September 2, 2008 at 8:17AM
by Alexandra Zissu
For the first time in a long time, this summer-to-fall shift is a back to school moment for real in my household -- my two and a half year old begins a (very minimal) preschool program (in October). We're going with her, as it's a cooperative school, and generally anticipating a tremendous amount of cuteness and hilarity. We're also anticipating an onslaught of stuff.
I am by nature and by profession anti-stuff -- how much junk does one kid need? I wasn't brought up this way and I used to be a big consumer. But the greener I get, the less stuff I can tolerate. Every person who asks me advice on how to stock a nursery pre-baby, for example, gets the same answer: all a baby actually needs is a boob, a diaper, and a swaddling blanket. How much does any of us really need? But there are certain times of the year, just as there are certain times in life (like the arrival of a newborn), that come with a stuff-alanche. For the beginning of the school year, I'm talking new clothes, new shoes, new book bags, new lunchboxes, pencils, pens, highlighters, white out, art supplies, pencil cases, stickers, notebooks, calculators, staplers, glue sticks, and so, so much more. I cannot begin to stress how much of this is totally, completely extraneous. What happened to the last school year's items? Did they suddenly lose their capacity to work over the course of a summer vacation? Even if something did break in the short and sunny interim, what ever happened to mending items, then continuing to use them? Yes, I'm well aware that kids grow out of shoes. But ever hear of hand-me-downs? Perhaps these won't cut it with older kids who feel pressured to be outfitted in the latest, coolest kicks. Try referring to them as vintage? And for young kids, they're a no-brainer.
My disdain for the new is many-fold. First, it's categorically and quite obviously un-environmental. What's reduce/reuse/recycle about yet another pair of new jeans made from sprayed conventional cotton, processed and dyed with harsh chemicals, then hopefully not put together in a sweatshop, and flown across the globe? Especially when we have more hand-me-downs than our girl could ever use. And if she somehow did tear unmendable holes in all pant-knees, we also have some excellent second hand stores nearby. Why does she "need" three new notebooks when she's still working on filling up several we already have? I know spending money is good for the economy, but I'd prefer to mark her passage into school with a special family meal, or a back-to-school trip to a kids' museum or the Coney Island aquarium. Second, with every new thing parents bring into the home, we also bring in potential harm. Everything from lunchboxes to permanent markers contain chemicals not good for young children (or adults for that matter) to be exposed to. I'm not saying my daughter doesn't get a box of crayons from time to time. But they're not the 1,000 colors in a box type; they're made from beeswax and safer dyes. Third, and this is neither an environmental nor an environmental health-related point: I cannot stand clutter. We live in a very small, very efficient space. There's no room for extraneous stuff. I certainly have fantasies about what life would be like with more space. But, in a way, our small apartment keeps any consumerism at bay. It keeps us in line.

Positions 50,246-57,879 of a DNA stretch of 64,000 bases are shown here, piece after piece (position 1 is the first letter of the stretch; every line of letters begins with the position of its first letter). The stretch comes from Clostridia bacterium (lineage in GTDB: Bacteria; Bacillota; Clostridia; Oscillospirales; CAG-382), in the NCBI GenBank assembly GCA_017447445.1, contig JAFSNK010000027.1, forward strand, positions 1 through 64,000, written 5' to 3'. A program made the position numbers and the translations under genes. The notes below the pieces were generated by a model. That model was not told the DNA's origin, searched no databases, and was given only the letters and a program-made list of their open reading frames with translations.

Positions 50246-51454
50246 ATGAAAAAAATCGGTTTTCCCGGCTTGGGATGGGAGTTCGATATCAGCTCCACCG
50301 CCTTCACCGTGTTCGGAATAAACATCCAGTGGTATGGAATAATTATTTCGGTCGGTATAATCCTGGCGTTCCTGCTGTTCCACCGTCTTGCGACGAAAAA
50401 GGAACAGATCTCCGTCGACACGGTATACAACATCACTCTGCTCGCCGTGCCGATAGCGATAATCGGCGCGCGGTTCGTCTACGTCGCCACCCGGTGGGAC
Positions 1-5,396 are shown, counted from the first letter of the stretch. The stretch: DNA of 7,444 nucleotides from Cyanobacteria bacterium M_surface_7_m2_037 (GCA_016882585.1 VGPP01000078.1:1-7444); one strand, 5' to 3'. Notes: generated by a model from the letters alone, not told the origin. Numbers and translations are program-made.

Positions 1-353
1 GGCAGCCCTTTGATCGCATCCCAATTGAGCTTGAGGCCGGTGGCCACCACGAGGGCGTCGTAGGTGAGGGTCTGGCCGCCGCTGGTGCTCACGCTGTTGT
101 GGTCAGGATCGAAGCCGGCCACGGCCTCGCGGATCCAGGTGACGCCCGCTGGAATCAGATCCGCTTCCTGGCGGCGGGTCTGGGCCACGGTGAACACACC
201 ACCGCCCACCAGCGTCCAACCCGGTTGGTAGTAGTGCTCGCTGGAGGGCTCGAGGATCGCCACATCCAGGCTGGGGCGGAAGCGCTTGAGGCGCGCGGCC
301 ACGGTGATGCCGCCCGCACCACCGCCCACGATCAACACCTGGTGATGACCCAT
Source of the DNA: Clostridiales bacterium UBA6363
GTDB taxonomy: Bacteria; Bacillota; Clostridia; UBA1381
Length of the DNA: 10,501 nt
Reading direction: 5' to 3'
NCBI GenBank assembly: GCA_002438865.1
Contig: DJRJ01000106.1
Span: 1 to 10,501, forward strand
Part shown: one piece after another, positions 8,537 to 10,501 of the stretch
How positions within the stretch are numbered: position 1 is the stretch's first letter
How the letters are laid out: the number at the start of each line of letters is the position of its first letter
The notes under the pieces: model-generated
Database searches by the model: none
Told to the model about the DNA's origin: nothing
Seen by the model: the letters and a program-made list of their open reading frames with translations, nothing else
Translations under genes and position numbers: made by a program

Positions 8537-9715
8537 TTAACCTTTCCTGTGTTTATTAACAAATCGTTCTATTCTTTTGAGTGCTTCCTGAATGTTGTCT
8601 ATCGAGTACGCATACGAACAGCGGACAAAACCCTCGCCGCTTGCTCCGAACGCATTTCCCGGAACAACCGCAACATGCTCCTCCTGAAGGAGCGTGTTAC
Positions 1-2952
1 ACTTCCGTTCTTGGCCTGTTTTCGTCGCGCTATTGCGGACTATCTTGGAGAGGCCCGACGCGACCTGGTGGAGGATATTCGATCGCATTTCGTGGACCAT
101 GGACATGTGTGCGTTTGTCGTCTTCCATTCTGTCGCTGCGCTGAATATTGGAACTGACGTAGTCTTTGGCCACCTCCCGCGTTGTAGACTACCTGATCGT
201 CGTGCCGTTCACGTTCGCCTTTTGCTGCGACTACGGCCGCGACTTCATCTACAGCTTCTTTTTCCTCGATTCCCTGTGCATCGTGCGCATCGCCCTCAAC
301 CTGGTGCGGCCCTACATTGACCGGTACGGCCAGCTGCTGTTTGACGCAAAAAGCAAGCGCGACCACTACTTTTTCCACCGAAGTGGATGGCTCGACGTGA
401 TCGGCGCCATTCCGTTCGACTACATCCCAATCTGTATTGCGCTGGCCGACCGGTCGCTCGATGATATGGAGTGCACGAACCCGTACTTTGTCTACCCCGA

So, when you're out there navigating stores in the scary name of back to school shopping, really think about what the kids need versus what they (or you) want. Even better, make lists before you shop and stick to them. And set out to buy the eco-friendliest versions of everything on your list. This includes recycled paper (notebooks and the like), safer art supplies, reusable water bottles, and more. Look into anything you might be able to buy used (ice skates or other big athletic equipment, for example) or even rent for the year (like instruments)?
Certain wonderful grandparents in my life who shall remain nameless are all about buying new for new events. And although I find it touching they're so excited about our new venture into the big girl world of school, I'm deflecting and declining all school-related purchases. Well, unless they offer to pay tuition!